Peter Robinson, editor of Popjustice recommends the best new pop acts
Now Britney has finally shown the world how pop can use dubstep for good as well as evil, the onus is on the class of 2012 to pick up the genre and run with it. Not run with it in the direction of a crap focus group, like some spectacularly crass major label projects in the pipeline, but maybe more towards the brooding sounds made by Yo Video.
Wisely, the band are already setting some agendas of their own; the ‘Fool’ video sets the Yo Video stall out brilliantly, and they’ve got more mainstream tracks up their sleeves too, as well as an Ellie Goulding cover in the style of Ginuwine’s ‘Pony’.
You may also care to turn your ears towards Britt Love, formerly one half of Mini Viva. Britt has now embarked on a solo career, working with production outfit Youth Kills. Single life suits her: unbothered by the apparent ‘necessity’ to secure daytime radio play and Top 10 chart positions she’s relaxed into her own electronic pop groove – early songs ‘Can’t Stop Loving You’ and ‘Playing The Game’ both do the business in the pulsating electro stakes and offer very strong hints of future incredibleness.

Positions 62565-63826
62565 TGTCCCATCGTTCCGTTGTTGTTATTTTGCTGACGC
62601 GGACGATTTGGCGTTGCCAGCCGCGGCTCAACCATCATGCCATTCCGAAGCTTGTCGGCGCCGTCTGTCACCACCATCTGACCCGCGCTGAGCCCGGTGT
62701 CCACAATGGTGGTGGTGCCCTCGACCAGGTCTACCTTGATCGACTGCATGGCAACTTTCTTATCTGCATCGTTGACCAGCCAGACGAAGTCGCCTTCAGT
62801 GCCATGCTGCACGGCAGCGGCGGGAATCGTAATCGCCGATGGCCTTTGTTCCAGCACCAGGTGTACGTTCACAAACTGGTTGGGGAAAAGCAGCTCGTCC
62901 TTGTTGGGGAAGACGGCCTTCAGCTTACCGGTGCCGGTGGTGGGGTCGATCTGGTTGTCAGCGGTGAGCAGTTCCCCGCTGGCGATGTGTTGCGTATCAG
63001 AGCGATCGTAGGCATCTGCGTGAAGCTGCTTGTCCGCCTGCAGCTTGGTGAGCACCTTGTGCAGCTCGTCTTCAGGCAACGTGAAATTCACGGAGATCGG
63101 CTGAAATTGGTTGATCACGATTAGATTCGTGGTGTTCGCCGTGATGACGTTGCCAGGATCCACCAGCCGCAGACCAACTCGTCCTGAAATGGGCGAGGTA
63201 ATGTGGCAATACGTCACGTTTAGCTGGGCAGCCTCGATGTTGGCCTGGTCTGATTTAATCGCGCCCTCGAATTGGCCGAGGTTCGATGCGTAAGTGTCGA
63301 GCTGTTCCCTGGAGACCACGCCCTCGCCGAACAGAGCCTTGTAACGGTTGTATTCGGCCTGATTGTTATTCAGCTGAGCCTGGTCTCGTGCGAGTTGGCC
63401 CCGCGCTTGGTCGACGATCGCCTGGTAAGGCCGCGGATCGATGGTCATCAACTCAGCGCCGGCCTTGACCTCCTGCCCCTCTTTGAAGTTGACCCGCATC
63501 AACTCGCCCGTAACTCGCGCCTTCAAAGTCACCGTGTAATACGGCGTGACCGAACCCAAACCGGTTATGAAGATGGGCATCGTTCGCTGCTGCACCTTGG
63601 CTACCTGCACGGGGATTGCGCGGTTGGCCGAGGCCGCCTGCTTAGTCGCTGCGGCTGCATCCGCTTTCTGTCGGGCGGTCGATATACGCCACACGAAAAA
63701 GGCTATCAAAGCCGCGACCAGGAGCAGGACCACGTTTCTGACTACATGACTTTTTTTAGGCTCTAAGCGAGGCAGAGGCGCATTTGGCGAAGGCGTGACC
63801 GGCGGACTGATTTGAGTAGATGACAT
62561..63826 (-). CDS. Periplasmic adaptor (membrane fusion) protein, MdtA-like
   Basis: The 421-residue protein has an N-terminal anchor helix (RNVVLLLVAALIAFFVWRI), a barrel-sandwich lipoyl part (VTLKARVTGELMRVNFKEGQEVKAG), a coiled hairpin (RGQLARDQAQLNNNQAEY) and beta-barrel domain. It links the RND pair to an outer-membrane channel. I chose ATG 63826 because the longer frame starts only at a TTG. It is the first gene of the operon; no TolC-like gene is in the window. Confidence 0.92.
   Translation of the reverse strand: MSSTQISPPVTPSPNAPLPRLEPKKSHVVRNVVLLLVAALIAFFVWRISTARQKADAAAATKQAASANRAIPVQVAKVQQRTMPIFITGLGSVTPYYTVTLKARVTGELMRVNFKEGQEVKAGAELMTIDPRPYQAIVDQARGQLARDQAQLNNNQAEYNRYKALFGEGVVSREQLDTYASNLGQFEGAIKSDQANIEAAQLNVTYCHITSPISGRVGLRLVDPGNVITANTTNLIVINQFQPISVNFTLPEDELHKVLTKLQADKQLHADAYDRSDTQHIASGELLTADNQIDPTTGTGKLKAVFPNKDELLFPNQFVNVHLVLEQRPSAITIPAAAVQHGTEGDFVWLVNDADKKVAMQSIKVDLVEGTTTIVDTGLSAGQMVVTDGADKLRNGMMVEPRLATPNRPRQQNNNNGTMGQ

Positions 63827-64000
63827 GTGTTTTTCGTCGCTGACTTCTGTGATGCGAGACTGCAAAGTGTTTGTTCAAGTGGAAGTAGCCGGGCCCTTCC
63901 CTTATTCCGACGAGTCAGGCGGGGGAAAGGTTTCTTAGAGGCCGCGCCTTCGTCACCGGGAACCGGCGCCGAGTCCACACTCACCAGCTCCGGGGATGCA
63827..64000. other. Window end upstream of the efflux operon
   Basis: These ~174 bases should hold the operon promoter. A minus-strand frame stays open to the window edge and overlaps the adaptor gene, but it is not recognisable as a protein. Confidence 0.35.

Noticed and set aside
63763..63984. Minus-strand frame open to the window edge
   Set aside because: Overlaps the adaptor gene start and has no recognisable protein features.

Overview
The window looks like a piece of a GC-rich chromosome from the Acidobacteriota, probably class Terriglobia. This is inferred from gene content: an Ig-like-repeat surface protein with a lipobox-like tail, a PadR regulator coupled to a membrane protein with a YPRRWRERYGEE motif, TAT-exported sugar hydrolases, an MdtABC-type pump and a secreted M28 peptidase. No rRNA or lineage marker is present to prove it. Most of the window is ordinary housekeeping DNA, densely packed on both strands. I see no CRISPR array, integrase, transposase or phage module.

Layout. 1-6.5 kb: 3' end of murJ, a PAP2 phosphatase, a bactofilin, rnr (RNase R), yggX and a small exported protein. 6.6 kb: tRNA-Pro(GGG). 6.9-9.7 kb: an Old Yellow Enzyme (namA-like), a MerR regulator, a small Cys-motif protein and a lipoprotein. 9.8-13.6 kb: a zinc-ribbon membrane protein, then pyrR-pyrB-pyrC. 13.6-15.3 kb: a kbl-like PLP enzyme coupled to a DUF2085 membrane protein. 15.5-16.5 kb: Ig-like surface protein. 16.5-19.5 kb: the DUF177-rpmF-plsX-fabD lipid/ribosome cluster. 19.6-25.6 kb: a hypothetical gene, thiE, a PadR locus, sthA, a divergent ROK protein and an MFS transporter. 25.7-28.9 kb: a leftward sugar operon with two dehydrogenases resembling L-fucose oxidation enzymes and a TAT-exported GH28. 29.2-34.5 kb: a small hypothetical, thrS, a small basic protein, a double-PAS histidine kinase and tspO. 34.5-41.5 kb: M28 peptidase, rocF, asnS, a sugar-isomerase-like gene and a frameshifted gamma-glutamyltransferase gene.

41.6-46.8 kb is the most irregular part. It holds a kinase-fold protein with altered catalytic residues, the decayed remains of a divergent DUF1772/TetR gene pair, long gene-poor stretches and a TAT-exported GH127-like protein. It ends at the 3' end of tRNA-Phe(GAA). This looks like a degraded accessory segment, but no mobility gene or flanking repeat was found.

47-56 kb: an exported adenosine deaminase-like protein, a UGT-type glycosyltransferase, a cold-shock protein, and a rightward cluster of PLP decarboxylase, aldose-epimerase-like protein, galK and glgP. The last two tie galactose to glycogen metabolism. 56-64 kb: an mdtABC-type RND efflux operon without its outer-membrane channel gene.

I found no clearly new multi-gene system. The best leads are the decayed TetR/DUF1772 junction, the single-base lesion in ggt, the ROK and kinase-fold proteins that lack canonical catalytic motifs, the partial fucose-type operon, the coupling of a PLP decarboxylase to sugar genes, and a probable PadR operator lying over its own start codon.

It’s not all bad news for fans of the non-ugly female pop duos, however, as Sweden has given the world Rebecca & Fiona. The Stockholm-based DJs-turned-singers toured with Robyn and scored last year’s biggest radio hit in Sweden; their thunderous second single, goes by the name of ‘Bullets’.
It’s extremely good and has the feel of a raved-up Ladyhawke. Which brings us to brilliant London-based solo singer-songwriter Wolfette, whose own nods to Ladyhawke come with a hint of Garbage and The Kills thrown in alongside skyscraping melodies that keep the whole thing firmly pop. She’s currently unsigned but is working with one of London’s busier music lawyers to put a stop to that ludicrous situation.
Peter’s top 5
Yo Video – Fool
Britt Love – Can’t Stop Loving You
Rebecca & Fiona – Bullets
Wolfette – Tribe
I Am Camera – Untitled
This article originally appeared in the February 12th issue of NME